Perogy recipes are simple, but if you’ve ever tried to squeeze a few trade secrets from a baba, you know it’s next to impossible.
So any time a fourth-generation perogy master is willing to share secrets from her great grandmother’s cheddar perogies, you listen up.
Lasha Gust, head chef at Wishbone, 10542 Jasper Ave., picked up a lot of tricks watching her mom, grandmother and great-grandmother cook family meals in their Ukrainian/German household, and gleefully grabbed the torch of family perogy maker.
Gust seemed destined to make her career in the kitchen from a very young age.
“When my mom was pregnant with my sister, I was four years old, and she food-prepped items to freeze [for] when there was a newborn in the house … I would ‘help’ and pretend we were on a cooking show, telling the audience what we were doing,” she says.
Gust thrives on restaurant-style cooking where attention to detail, creativity, and consistency are the calling cards.
She also takes great joy in the more casual experience of cooking for family at home. Luckily, family is never far away for the chef. She works with her sister Madison in the restaurant and they live together.
And eat perogies.
Since good perogies boil down to just two important factors, the dough and the filling, there’s little room for error. That also means that small tweaks to ingredients or techniques can make all the difference.
Gust shared that her great-grandmother Victoria’s secret to a tender dough is to use the water the potatoes were boiled in, and don’t overwork the dough. The result is a very tender dough with a good chew.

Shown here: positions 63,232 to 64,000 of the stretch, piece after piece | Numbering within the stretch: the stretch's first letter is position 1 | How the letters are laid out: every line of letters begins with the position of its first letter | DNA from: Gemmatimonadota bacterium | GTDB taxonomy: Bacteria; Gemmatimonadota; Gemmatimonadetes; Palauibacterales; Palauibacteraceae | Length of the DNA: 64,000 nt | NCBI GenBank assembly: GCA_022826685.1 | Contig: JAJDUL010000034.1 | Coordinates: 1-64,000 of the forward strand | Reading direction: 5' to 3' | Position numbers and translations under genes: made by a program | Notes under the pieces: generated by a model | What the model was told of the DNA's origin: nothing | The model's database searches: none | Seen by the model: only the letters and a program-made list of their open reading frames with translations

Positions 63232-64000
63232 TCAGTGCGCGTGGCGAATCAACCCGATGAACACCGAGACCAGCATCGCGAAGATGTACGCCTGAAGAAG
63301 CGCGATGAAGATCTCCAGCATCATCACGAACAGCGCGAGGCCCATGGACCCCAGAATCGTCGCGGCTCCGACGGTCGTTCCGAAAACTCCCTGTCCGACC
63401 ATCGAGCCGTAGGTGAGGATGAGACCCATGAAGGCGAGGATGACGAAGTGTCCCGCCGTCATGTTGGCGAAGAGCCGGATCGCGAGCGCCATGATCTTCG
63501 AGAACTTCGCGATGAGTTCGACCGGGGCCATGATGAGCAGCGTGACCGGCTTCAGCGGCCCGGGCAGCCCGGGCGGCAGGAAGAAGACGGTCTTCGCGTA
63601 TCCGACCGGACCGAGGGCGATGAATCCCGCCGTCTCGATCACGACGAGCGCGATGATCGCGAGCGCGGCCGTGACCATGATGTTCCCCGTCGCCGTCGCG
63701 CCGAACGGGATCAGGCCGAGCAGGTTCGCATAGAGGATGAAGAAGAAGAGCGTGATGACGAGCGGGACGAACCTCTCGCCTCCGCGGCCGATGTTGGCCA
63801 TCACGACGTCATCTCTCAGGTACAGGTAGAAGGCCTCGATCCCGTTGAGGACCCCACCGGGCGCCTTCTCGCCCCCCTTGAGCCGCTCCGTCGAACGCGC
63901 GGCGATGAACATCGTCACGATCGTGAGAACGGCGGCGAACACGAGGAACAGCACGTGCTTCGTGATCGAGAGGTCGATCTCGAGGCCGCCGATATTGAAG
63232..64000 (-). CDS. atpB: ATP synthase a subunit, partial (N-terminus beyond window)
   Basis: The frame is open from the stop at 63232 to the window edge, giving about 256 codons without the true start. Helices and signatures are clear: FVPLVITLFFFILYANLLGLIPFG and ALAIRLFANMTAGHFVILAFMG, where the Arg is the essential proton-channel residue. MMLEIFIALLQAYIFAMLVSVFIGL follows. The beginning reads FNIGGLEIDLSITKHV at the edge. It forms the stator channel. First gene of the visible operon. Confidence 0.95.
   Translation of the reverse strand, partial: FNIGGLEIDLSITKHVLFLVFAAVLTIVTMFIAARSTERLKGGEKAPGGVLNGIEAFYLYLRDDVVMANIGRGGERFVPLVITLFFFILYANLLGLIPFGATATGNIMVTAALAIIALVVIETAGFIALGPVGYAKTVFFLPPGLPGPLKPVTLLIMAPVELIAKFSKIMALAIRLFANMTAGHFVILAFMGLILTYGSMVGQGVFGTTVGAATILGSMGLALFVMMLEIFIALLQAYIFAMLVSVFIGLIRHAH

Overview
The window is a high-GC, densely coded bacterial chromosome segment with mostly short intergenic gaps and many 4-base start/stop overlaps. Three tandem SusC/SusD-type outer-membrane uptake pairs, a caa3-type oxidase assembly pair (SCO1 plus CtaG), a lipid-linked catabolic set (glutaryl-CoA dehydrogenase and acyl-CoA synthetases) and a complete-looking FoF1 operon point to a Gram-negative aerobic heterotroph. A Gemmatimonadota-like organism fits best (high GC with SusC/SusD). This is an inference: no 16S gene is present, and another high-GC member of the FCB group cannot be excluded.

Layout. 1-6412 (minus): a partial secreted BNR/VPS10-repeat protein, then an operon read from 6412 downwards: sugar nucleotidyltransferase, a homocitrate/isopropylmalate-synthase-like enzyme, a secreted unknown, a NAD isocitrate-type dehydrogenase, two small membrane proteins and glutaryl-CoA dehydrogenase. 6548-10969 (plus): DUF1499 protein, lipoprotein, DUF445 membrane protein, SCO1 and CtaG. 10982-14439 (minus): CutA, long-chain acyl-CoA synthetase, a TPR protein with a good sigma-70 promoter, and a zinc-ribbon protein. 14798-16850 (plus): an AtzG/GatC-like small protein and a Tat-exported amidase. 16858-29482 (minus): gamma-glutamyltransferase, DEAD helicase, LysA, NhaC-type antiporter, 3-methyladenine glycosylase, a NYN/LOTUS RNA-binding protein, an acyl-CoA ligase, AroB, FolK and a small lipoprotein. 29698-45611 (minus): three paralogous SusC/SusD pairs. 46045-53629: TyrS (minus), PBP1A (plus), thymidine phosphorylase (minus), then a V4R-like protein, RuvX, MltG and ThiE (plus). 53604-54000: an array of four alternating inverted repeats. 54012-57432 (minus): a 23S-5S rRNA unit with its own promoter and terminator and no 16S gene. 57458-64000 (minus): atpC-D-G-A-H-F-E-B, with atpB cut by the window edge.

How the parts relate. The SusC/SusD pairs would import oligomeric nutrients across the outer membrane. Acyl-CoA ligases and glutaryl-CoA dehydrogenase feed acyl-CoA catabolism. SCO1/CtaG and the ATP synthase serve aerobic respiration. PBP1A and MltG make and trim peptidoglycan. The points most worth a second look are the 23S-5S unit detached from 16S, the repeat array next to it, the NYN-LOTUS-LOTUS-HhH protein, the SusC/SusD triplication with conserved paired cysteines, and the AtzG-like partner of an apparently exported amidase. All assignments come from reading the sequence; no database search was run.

After rolling out the dough and cutting circles to size, Gust’s family doesn’t usually re-roll the leftover dough and cut more circles. Instead, the scraps of dough get fried and dusted with powdered sugar for a sweet treat.
As for the filling, being generous with the cheese is key, as is making sure to stuff them full.
Nobody likes a half-filled perogy.
Lasha Gust’s perogy recipe
4 or 5 russet potatoes, peeled and boiled. Save the water.
1 cup old cheddar
¼ cup butter
1½ cups potato water
½ teaspoon salt
4 cups all-purpose flour (and more for dusting)
Peel and boil potatoes in salted water.
While potatoes are boiling, place cheddar and butter for filling in a bowl. Add ingredients for the dough into a mixer or another bowl.
Drain potatoes, saving 1½ cups of water, adding it to the dough ingredients. Mix dough. It will be a bit tacky, but should become smooth in about five minutes of mixing. Wrap in plastic. Let rest.
Mash potatoes with butter and cheddar. Season with pinches of salt.
Working in batches, roll dough out on a floured surface to a thickness of about 4 mm.
Using a circle cutter or water glass, cut rounds of dough.
Scoop filling into each round. Fold in half, sealing edges with dabs of water.
Lightly dust the outsides with flour to keep them from sticking.
Boil in salted water and enjoy. Try topping yours with bacon, dill and sour cream.
Final tip: Perogies can be frozen in a single layer and enjoyed later.